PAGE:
# how to improve voltage reguration.

Discussion in 'Electronic Basics' started by KM, Oct 19, 2004.

1. ### KMGuest

I have use a LC3803 Linear regurator to design a flyback regurator. A
tronsformer is wind with single primary and double secondary coil (one
for 3volts and one 7volts) the FB was return from 3 volt output. It is
found that the output of 7 volts when unloaded is floating high to 13v
when only 3volts output are loaded. It is found that the overshoot is
causing the raise. What is the possible solution to this?

2. ### John PopelishGuest

Are the 3 and 7 volt outputs both positive?
Do the 3 and 7 volt outputs share a common return?
What are the rated full load currents for each output?

3. ### Terry GivenGuest

basically your problem is due to the lack of coupling between the
regulated and unregulated outputs. Firstly, ensure tight coupling in
your transformer. Secondly, "stack" the windings - say you have 3T and
7T each for the 3V and 7V supplies. rather than having a 3T and a 7T
winding, use a 3T winding & a 4T winding - in other words, tap a single
winding.

Thirdly, the lack of load on the 7V supply is also a problem. Depending
on the 7V load, a simple solution is a series R such that the RC time
constant is longer than the "overshoot" (which is probably only 1us or
so). Or slap a minimum load on the 7V supply.

Fourthly, you could change your feedback circuit - instead of a voltage
divider connected to the 3V rail only, attach another resistor from the
divider to the 7V rail. select the resistors such that when 3V = 3 and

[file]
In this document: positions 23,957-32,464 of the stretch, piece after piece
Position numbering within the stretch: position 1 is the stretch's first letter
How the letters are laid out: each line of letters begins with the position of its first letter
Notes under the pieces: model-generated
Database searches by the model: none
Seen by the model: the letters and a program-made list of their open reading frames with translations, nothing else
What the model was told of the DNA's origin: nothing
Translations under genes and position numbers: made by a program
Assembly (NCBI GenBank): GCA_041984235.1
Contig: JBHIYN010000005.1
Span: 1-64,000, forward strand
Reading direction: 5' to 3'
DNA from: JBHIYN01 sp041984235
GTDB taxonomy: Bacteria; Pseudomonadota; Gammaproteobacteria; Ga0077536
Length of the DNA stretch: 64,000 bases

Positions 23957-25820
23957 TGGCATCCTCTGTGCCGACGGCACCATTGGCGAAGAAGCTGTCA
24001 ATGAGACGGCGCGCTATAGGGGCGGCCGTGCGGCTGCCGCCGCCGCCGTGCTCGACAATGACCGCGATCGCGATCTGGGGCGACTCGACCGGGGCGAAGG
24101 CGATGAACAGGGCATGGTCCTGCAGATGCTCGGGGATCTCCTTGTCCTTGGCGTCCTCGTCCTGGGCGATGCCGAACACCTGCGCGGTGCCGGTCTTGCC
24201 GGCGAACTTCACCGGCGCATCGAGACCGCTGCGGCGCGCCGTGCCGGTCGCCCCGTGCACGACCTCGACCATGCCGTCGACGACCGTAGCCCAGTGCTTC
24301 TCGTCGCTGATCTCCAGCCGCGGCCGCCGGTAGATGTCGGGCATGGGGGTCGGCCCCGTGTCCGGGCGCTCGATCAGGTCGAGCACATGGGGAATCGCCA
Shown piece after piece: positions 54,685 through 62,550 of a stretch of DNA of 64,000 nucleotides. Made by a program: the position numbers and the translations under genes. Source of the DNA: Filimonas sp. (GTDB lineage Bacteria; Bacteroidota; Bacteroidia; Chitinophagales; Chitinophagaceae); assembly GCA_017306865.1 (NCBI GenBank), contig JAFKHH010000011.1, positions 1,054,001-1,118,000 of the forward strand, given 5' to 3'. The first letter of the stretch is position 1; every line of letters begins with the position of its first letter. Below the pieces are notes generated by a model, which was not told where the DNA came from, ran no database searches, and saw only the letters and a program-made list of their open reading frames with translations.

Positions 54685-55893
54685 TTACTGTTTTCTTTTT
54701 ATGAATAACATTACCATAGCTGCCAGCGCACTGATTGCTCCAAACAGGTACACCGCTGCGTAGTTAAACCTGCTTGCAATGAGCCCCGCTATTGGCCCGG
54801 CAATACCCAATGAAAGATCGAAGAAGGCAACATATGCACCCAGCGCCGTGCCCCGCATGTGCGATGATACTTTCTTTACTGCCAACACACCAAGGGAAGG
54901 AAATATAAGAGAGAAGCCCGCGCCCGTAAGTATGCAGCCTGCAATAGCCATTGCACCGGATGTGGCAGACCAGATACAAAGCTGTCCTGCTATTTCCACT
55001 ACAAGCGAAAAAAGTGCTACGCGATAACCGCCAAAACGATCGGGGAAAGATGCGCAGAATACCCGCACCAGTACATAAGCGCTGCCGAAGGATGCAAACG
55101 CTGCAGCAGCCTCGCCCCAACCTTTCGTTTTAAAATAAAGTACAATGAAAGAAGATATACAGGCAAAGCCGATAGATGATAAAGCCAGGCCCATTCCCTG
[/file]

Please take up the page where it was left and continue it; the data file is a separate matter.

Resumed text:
7V = 7 the voltage divider sits at the correct voltage (whatever that
happens to be). This method basically averages out the errors - instead
of one well-regulated output and one badly regulated output, you get two
moderately well regulated outputs.

cheers
Terry

4. ### Rich GriseGuest

What's a linear regurgitator?

Cheers!
Rich
(no offense intended, KM - I'm making a joke about "Engrish" at your
expense. )

5. ### KMGuest

No, there are individual return seperately
the rated full load are 2.2A for 3 Volts and 1.2 A for 7volts respectively.

6. ### N. ThorntonGuest

Sounds like a good description: feed the current in, then when you
open the switching tr, the inductor regurgitates the energy.

NT

7. ### John PopelishGuest

That rules out sharing currents in the 3 volt winding.
I think I would try winding part of the 7 volt winding bifilar with
the 3 volt winding and putting the rest on top of that. And you will
probably need to add some minimum load to the 7 volt output so that it

8. ### ClarenceGuest

How about a "Snubber" on the unloaded winding to control overshoot? I can not
imagine a supply design without some form of rise-time load for a lightly
loaded output. Ripple control is most important at low currents.

9. ### John PopelishGuest

Isn't that what a small resistive load across the filter cap amounts
to?

10. ### Terry GivenGuest

depends what you mean by small, but yeah. likewise for a resistor in
series with the "low" power winding (in this case that wont work as 1.2A
aint small)

cheers
Terry

11. ### ClarenceGuest

No. It is a value of a resistor which is a load only when the rise time (Dv/Dt)
of the overshoot is fast enough to pass through a Cap in series with the
resistor. An Ac terminator is one way to look at it.

I usually use something like a .1mfd in series with a 100 ohm resistor. Only
conducts the ac component. It was very common when a Vibrator was the AC
source.

12. ### Rich GriseGuest

Would it be way persnickety to do 2 turns of the 7, then 3 bifilar, then
the other 2 of the 7? i.e., not only embed it sideways, but lengthwise,
so to speak. (transformer design is black magic, AFAIK.)

Thanks,
Rich